What Vaitheeswaran meant by the provocative statement was that innovation is often viewed through an overly narrow lens. It’s equated to patents or to specific technologies. While important, Vaitheeswaran argued, these are only inputs to innovation. They’re inventions. And, while we are indeed living in a great age of invention, it’s only part of the answer.
Rather, Vaitheeswaran defines innovation as “fresh thinking that creates value.” Invention often plays a role. But the hard part is using judgment to extract value from fresh ideas.
We see innovation in this form playing out throughout the technology landscape. Some tech companies are indeed primarily defined by their technological achievements. (Though, even in the case of a company like Google, it was also arguably defined by finding a way to create a business model out of its original search tech.)
When we talk about innovation being delivered from within upstream open source communities, we tend to focus on the code itself. But that innovation is also about a development model that allows for novel forms of collaboration and communication. And the sustainability of open source depends a great deal on the companies creating products from those upstream projects and building profitable business models around them.
[ Get The Open Organization Workbook, a free download with advice from more than 25 experts on building transparent, collaborative organizations. ]
This general theme played out throughout the event across a number of different areas of business and technology.
Doing open partnerships well
Beth Devin, Head of innovation network and emerging technology at Citi Ventures highlighted how partnerships and relationships among companies and universities have become the norm. “The days of walled gardens are gone,” she said. In fact, she highlighted how one of the challenges of blockchain is the integration across use cases. In other words, breaking down walls and silos is important but it’s also hard.
[ Read also: Blockchain in action: 5 interesting examples. ]
But figuring out how we open things up and share is often not straightforward. Vaitheeswaran asked: “How do we do open well? What’s the right balance?” For example, while crowdsourcing can be effective, it can also produce everything from “fake news” to the dreck one often finds in YouTube comments sections. “There’s stupidity as well as a maddening mediocrity of crowds,” Vaitheeswaran argued.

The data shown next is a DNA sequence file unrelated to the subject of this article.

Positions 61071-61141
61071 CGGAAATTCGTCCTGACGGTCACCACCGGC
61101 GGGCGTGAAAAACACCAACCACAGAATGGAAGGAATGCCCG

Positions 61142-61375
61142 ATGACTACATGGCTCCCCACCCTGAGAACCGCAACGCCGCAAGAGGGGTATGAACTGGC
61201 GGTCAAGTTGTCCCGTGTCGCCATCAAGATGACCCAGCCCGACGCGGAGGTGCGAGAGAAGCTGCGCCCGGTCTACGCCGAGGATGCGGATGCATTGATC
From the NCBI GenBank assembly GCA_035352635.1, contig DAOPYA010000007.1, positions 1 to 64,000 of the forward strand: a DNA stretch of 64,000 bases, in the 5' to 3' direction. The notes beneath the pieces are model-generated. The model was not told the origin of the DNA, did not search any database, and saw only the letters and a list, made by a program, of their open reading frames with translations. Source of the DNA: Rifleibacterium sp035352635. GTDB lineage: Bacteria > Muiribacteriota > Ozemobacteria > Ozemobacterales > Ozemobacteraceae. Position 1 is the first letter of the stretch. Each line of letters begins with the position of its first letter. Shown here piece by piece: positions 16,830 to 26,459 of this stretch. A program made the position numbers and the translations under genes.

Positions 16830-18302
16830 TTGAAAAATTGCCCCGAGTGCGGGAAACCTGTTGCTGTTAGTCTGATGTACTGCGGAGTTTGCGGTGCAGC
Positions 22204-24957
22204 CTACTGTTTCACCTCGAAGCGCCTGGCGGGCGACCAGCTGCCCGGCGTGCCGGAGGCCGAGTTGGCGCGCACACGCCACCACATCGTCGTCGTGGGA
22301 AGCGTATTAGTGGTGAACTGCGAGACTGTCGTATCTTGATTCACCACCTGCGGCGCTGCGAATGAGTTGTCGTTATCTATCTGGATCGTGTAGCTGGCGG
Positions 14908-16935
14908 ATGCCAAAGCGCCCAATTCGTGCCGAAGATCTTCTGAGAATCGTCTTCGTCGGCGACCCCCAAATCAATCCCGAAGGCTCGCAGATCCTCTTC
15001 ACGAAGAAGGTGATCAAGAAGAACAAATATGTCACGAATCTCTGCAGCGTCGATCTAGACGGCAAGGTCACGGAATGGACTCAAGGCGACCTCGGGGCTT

Analytics opportunities and challenges
Using data for business advantage was clearly of interest to the audience at the event. One polling question asked them about which digital competencies were most important to them. Number one was “analytics using customer and/or operational data” at 46 percent. (By contrast, IT infrastructure modernization – a more traditional company technology concern – only polled at 11 percent.)
However, analytics aren’t about shoving data in one end and getting business value out the other.
As Nicole Eagan, CEO at Darktrace, noted: “You can’t just automate analytics that weren’t being effective in the first place.” Furthermore people have to trust what the computer is telling them. For example, in the context of using AI for security, she said that “if the security team doesn’t trust AI, they won’t use it.”
[ Can AI really solve that problem? Read also: How to identify an AI opportunity: 5 questions to ask. ]
Another discussion brought up the tension between tracking and analytics that promote productivity and those that cross the line into creepiness. For example, close tracking of Amazon warehouse workers to deter theft can be seen as dehumanizing. But what if it eliminates or reduces the need for searches by security guards?
Ultimately, as Gary Shapiro, President and chief executive of the Consumer Technology Association (CTA), put it “Everything we’ve talked about today is just a tool – for good or bad.” He added that there are even “different nation to nation cultural differences.” We’re seeing this reflected, for example, in the increasingly sharp divisions between the US and Europe on certain aspects of privacy as seen in the GDPR and “right to be forgotten” regulations. And culture can evolve. Shapiro reminded the audience that it was once “considered immoral to do commerce on the Internet.”
New ideas, new risks
How do we reign in risk more broadly? Another panel asked: “As beneficial as new technologies are, they come with serious associative risks. What are they and what are we doing about them? From misinformation to AI ethics and data privacy, how well prepared are society and business to mitigate these risks?”
Dan Wagner, founder and CEO of Civis Analytics, focused on the tradeoff between privacy and utility and argued that the propagation of bias in AI is a people problem, not an algorithm problem. Humans are needed to assess the correctness of datasets and the way they’re being used, he said.
However, Renee DiResta, trust fellow at Mozilla, highlighted how certain behaviors are probably inherent in using algorithms for some purposes. “Once you signal to an algorithm that you’re interested in getting more of it. It’s all over the Internet, not just Facebook.” She added that “techlash is creating more awareness of it” but it’s not clear what the best “disinfectant” is.
None of these problems are going away. There are more devices, more tracking. There’s more value to business and more value to government. Alex Gladstein, Chief strategy officer of the Human Rights Foundation, described how tracking systems are “more Kafka-esque than Orwellian in China right now. It doesn’t work very well. But they want it to work well.” The question we need to answer is “Are these devices going to be liberation tools or tracking devices?”
[ Are you leading toward a more innovative culture? Get the free eBook, Organize for Innovation, by Jim Whitehurst. ]
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